Vancouver, BC- Following the 2010 Olympics Winter Games, there has been a resurgence in measles in British Columbia. In 1998, measles was declared eradicated in Canada; however, since reaching a worldwide historic low in 2008, the incidence of measles has been on the rise in almost every World Health Organization (WHO) region.
While vaccination is the best protection against contracting measles, there is little known about the spread of the virus. An unexpected measles outbreak immediately following the 2010 Olympics presented researchers from the British Columbia Centre for Disease Control (BCCDC) and the University of British Columbia with a unique opportunity to study the virus’ transmission in more detail. In fact, genetic analysis revealed that there wasn’t just one outbreak to assess, but rather two distinct outbreaks, caused by measles virus genotypes H1 and D8.
Although the WHO does recognize that the spread of the virus is often associated with large public gatherings, person-to-person transmission has been difficult to assess through traditional epidemiological information (e.g. based on information such as relationships, physical proximity) alone because many cases have no identifiable link to other cases. Leveraging funds from Genome British Columbia (Genome BC), Dr. Jennifer Gardy and team conducted the first genomic epidemiology investigation of this re-emerging virus using whole genome sequencing (WGS) to explore potential transmission routes.
The team was able to sequence 27 complete genomes from both H1 and D8 genotype measles viruses, making this the biggest measles genomics effort to date. Interestingly, they found that while the H1 virus spread across BC, the D8 outbreak remained restricted to Vancouver, and that all the northern BC cases arose from a single introduction, likely from a person travelling along Highway 97.
“This is the first time genomics has been used to reconstruct a measles outbreak and our work shows that it really has the potential to shed light on how these outbreaks happen,” said Dr. Jennifer Gardy, Senior Scientist, BCCDC Communicable Disease Prevention and Control Services and Assistant Professor, University of British Columbia. “In fact, similar genomic analysis is being done in the West African Ebola outbreak right now, and is helping researchers there understand how the virus is moving across borders.”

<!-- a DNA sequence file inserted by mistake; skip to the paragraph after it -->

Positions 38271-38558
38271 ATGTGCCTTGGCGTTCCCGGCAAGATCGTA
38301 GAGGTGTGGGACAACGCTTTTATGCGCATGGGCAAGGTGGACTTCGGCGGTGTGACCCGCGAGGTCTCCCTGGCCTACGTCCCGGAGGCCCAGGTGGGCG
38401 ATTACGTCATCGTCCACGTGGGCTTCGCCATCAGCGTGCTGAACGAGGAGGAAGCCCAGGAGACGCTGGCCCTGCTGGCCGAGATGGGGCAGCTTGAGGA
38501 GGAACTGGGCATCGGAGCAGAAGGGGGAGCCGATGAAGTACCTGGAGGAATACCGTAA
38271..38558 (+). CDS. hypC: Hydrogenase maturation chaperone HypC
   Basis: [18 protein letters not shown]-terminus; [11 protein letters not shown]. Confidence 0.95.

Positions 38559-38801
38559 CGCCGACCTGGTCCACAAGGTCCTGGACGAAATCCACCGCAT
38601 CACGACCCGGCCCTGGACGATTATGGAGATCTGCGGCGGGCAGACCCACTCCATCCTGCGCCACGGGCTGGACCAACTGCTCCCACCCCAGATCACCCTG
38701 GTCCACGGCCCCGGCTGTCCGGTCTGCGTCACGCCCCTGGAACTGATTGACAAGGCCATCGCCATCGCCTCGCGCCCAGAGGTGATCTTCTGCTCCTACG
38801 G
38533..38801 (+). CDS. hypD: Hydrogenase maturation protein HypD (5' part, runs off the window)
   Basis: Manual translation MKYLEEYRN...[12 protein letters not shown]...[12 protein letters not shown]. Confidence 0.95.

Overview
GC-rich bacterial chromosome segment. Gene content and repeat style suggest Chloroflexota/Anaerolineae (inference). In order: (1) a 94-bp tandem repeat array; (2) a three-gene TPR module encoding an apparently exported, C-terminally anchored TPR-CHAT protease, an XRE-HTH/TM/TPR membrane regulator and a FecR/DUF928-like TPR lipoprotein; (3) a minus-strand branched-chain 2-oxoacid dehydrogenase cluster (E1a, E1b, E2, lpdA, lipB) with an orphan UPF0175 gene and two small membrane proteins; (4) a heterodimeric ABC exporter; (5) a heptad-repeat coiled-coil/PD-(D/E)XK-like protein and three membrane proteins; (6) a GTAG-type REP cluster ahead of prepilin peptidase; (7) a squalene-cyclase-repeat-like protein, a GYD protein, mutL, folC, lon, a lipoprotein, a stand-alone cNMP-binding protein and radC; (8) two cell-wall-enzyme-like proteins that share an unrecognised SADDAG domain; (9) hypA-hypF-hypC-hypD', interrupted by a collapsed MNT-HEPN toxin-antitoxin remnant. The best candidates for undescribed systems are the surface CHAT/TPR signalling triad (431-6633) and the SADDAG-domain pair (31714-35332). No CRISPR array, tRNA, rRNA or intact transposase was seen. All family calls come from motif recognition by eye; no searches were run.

“With more genomic DNA from outbreak samples in the future, whether they be measles or a new emerging threat, we can build better maps of how these viral outbreaks start and spread. Better maps give us a better chance of not only stopping current outbreaks, but also preventing future ones,” noted Gardy.
The findings of this study are to be published in The Journal of Infectious Disease.
“Genomic research has had a significant impact on the understanding of infectious disease,” says Dr. Alan Winter, President and CEO of Genome BC. “As identified in Genome BC’s Strategic Plan, we believe there is an opportunity to leverage genomics to positively impact the management of population-based infectious disease outbreaks by public health and medical practitioners in BC and beyond. We’re proud to be funding world class research in this area.”
The relatively small and often rapidly evolving genomes of infectious agents make them eminently suitable to genomic approaches for understanding the basis of their pathogenesis, their modes of transmission, and their susceptibility to treatment. The more we understand what is happening at a molecular level, the better we can tailor our strategies for prevention and treatment.
The framework for this type of study was based on previous research conducted on an outbreak of tuberculosis (TB) in a BC community. Funded by Genome BC and published in the New England Journal of Medicine, researchers from BCCDC, Canada’s Michael Smith Genome Sciences Centre and Simon Fraser University used whole genome sequencing to discern subtle genetic differences between different bacterial strains. These slight genetic differences allowed the researchers to identify not only where the outbreak organism had originated, but also how it had moved throughout the community. These findings offered a significant advance and enabled better public health prevention and detection strategies.
“Genome BC’s support has really allowed us to push the boundaries of traditional public health laboratory work and try new things. Our team was the first to reconstruct a TB outbreak with genome sequencing and now we’ve done the same for measles,” notes Gardy. “We’re seeing groups around the world using similar approaches to study outbreaks in their backyards. It’s really a revolution in public health – it’s exciting to see how this approach is being used.
About Genome British Columbia:
Genome British Columbia is a catalyst for the life sciences cluster on Canada’s West Coast, and manages a cumulative portfolio of over $710M in 254 research projects and science and technology platforms. Working with governments, academia and industry across sectors such as forestry, fisheries and aquaculture, agri-food, energy and mining, environment, and human health, the goal of the organization is to generate social and economic benefits for British Columbia and Canada. Genome BC is supported by the Province of British Columbia, the Government of Canada through Genome Canada and Western Economic Diversification Canada and more than 300 international public and private co-funding partners. www.genomebc.ca